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Understanding High Fructose Corn Syrup

High fructose corn syrup (HFCS) is a processed food superstar. Found in everything from cookies and cakes to ketchup, salad dressing, canned soup, and even infant formula, it’s most prevalent in soft drinks and fruit juices. But should HFCS play a starring role in the state of America’s health, or does its negative side outweigh its ease of use and inexpensive price?

The birth of HFCS

Introduced to the food industry in the 1970s, HFCS is now the top sweetener and the number one source of calories in the U.S. Once scientists realized they could extract glucose from plants and chemically change it into fructose, the artificial fructose was mixed with corn syrup and HFCS was born. It’s cheaper, sweeter, easier to mix, and more easily transported than table sugar. HFCS is made up of a combination of 45% fructose (fruit sugar) and 55% glucose. Other foods contain fructose, such as agave, honey, and small amounts are found in fruit.

Ten years ago, HFCS replaced sugar in more than 40% of sweetened food products. Considering it’s in much of what our kids eat, there are concerns about potential health risks to children, including a possible relationship between HFCS, obesity, type 2 diabetes, and even liver disease later in life. For every study showing that our bodies cannot recognize and process HFCS the way we do other sweeteners, another study demonstrates how HFCS is metabolized by the body just like table sugar.

HFCS consumption isn’t all bad

According to a 2010 review study, moderate fructose consumption had no negative effect on lipid or blood glucose control and doses of <100 gm/day did not influence body weight. In general, the findings to date do not support a causal relationship between high fructose corn syrup and negative health outcomes. Researchers haven\’t been able to prove that consumption of HFCS specifically leads to any worse health outcomes than consuming any kind of extra dietary sugar. But all dietary sugar should be avoided.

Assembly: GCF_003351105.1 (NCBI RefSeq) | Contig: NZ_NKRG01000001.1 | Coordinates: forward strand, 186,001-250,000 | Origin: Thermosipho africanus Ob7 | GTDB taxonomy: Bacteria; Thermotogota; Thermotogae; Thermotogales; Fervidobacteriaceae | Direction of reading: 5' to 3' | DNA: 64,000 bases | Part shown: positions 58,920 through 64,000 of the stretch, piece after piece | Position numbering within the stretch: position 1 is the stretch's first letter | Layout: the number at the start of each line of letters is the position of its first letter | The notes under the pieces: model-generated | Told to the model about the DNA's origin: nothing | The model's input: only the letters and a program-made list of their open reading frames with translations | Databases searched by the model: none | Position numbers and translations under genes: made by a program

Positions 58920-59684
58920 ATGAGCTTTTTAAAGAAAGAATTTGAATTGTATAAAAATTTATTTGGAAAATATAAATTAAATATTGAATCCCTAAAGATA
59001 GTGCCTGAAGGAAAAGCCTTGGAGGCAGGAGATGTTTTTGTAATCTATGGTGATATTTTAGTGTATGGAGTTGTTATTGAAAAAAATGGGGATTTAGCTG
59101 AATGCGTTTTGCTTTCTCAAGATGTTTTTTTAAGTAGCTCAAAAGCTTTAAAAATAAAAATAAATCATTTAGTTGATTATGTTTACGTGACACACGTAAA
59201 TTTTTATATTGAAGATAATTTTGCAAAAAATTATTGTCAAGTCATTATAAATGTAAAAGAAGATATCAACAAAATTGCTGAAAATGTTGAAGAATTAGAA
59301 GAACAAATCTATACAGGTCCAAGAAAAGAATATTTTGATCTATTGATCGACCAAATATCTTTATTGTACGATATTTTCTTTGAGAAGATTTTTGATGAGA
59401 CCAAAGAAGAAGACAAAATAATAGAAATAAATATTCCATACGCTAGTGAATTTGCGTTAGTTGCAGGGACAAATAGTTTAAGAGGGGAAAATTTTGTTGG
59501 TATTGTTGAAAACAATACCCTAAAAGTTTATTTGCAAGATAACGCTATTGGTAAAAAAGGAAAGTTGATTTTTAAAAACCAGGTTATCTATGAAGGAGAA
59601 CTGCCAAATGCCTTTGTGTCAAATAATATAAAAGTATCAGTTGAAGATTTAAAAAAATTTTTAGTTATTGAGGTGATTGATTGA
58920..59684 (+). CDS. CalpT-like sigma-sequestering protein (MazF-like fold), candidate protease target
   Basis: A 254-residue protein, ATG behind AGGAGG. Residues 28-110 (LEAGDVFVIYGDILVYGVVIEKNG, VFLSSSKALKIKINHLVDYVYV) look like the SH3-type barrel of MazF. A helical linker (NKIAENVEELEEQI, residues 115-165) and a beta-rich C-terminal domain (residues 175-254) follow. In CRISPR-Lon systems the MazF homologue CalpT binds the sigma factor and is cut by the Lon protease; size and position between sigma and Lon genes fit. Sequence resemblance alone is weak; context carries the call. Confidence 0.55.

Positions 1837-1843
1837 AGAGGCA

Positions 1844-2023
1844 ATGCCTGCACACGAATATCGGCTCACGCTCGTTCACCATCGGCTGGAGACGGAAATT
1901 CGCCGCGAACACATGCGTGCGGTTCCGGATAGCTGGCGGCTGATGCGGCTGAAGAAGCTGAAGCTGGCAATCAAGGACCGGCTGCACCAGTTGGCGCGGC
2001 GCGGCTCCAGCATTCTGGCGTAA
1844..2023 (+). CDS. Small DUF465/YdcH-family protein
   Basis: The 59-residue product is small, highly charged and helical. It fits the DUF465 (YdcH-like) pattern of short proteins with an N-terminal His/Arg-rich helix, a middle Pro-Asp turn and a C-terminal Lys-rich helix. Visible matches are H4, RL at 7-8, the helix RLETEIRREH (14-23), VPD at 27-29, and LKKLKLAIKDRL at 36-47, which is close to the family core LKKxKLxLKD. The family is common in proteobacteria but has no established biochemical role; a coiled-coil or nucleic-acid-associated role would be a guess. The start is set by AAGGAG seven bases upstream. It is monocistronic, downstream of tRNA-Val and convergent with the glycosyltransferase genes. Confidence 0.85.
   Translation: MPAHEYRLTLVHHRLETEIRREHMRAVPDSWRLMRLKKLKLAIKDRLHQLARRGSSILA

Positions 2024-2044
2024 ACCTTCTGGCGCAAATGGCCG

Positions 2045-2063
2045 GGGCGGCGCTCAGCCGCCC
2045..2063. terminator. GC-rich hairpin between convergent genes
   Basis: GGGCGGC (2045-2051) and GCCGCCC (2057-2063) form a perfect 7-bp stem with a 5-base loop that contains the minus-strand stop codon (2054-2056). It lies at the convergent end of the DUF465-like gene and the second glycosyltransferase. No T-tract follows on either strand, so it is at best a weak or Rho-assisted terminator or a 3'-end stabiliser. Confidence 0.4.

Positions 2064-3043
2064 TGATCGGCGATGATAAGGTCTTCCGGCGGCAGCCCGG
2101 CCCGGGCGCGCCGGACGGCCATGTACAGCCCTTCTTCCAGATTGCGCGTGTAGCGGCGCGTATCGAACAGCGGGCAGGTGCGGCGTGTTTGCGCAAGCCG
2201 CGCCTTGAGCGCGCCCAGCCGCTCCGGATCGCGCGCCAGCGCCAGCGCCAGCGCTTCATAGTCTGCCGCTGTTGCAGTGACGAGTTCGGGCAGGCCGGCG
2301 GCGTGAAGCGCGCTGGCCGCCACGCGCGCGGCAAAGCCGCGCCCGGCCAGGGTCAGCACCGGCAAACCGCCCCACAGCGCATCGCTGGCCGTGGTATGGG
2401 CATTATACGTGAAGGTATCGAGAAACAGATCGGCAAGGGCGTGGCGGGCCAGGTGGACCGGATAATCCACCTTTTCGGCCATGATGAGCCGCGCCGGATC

Rather, experts say that our sugar-saturated diets in general are to blame. A daily diet high in processed foods and calories from any type of sugar puts a child at risk for obesity and other health complications.

HFCS in your child’s diet

Like any other food, sweets and other foods containing HFCS are fine in moderation. It’s important for both parents and kids to be sensible and consume age-appropriate portions from a variety of food groups.

Children under 2 years old don’t have room in their diet for added sugar, due to the intense growth period and need for important nutrients. Keep HFCS and other sugars to moderate amounts. Read food labels, looking for terms such as high fructose corn syrup, sucrose, glucose and other words ending in –ose, which indicate the presence of sugar. Also, try to limit processed foods in your diet. Given the choice between two products, go with the healthier option.


  • The American Journal of Clinical Nutrition
  • Straight talk about high-fructose corn syrup: what it is and what it ain’t.
    American Academy of Pediatrics
  • Fat, Salt and Sugar: Not All Bad.
    American Chemical Society
  • Soda warning? High-Fructose Corn Syrup Linked to Diabetes, New Study Suggests.
    National Heart, Lung, and Blood Institute
  • Food Shopping Tips.
    Rizkalla, S
  • W
  • Health implications of fructose consumption: A review of recent data
  • 2010
  • Nutrition and Metabolism (7): 82.

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